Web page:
Liar, Liar, Financial Pants on Fire

July 2005
Journal of Financial Planning;Jul2005, Vol. 18 Issue 7, p18
Academic Journal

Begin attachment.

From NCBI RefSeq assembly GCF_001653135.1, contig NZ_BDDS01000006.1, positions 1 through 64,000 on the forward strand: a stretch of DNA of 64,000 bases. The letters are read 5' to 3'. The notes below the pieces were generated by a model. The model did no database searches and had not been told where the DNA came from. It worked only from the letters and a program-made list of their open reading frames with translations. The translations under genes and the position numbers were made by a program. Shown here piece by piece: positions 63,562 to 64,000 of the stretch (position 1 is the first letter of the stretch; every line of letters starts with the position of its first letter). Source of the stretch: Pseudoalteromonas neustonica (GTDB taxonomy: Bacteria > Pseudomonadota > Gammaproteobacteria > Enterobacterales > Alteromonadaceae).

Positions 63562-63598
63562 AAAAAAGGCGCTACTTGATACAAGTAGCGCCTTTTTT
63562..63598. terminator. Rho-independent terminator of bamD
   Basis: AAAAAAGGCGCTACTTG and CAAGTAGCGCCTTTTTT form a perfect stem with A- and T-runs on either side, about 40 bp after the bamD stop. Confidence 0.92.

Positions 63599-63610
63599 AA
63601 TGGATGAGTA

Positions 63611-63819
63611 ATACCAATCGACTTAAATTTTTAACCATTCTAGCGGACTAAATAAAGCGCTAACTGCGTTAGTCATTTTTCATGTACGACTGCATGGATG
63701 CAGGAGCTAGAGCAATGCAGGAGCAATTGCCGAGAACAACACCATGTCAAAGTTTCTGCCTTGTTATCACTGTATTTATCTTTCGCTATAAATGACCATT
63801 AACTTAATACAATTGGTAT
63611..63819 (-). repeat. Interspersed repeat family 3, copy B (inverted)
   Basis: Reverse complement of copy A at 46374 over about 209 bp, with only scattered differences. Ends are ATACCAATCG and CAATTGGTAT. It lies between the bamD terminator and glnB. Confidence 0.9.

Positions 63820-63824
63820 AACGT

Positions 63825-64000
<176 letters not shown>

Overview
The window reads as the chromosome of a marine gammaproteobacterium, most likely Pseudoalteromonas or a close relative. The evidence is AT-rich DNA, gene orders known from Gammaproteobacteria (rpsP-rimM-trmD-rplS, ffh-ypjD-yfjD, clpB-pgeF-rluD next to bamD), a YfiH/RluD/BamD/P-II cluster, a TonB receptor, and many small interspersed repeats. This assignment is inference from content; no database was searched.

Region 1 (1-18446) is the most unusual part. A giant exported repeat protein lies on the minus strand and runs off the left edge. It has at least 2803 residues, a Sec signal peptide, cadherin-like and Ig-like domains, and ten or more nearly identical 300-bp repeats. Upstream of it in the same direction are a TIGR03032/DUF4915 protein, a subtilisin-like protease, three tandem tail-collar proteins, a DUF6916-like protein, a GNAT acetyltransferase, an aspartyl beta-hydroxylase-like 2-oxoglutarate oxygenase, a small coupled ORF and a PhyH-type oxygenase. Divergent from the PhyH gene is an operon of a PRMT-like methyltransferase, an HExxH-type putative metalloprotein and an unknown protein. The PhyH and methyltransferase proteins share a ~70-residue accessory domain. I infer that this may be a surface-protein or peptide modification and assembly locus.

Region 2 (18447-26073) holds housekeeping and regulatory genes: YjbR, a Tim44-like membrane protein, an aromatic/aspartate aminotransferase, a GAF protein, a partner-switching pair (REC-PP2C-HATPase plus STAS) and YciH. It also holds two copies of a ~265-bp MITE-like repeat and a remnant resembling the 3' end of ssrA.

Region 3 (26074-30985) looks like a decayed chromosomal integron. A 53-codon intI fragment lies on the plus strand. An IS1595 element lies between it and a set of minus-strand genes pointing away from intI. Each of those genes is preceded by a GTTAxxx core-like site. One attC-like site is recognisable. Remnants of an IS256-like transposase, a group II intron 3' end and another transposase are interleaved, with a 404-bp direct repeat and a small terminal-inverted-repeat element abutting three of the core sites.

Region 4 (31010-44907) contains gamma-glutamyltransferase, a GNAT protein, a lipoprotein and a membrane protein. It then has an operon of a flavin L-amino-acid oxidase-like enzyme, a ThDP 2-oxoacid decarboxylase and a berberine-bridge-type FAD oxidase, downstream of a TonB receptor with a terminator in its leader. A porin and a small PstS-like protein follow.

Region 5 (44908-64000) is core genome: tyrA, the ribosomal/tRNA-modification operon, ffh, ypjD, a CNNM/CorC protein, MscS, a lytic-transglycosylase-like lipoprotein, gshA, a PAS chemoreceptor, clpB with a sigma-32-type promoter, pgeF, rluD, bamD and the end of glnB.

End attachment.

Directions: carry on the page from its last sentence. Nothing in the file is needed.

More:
This section presents the results of a survey conducted by Mathew Greenwald & Associates of men and women in households with $50,000 or more in income, as of July 2005. The odds are that the client couple you met with in your office today are liars. At the least, liars to each other. Perhaps liars to themselves. And maybe even liars to you. According to the survey 71 percent fessed up to holding one or more money secrets, 46 percent said they lied to their spouse about what they paid for a purchase, or intentionally did not tell them they had made a purchase, 44 percent thought it was okay to lie about finances under some circumstances, mainly to avoid marital conflict, 29 percent misled family and friends about their true financial situation, the poll offered no numbers about how many lie to their financial planner, finally, 35 percent lie to themselves about their financial reality by not thinking about it, refusing to look at personal financial statements, putting off paying bills, ignoring financial news, or avoiding working with a financial advisor.


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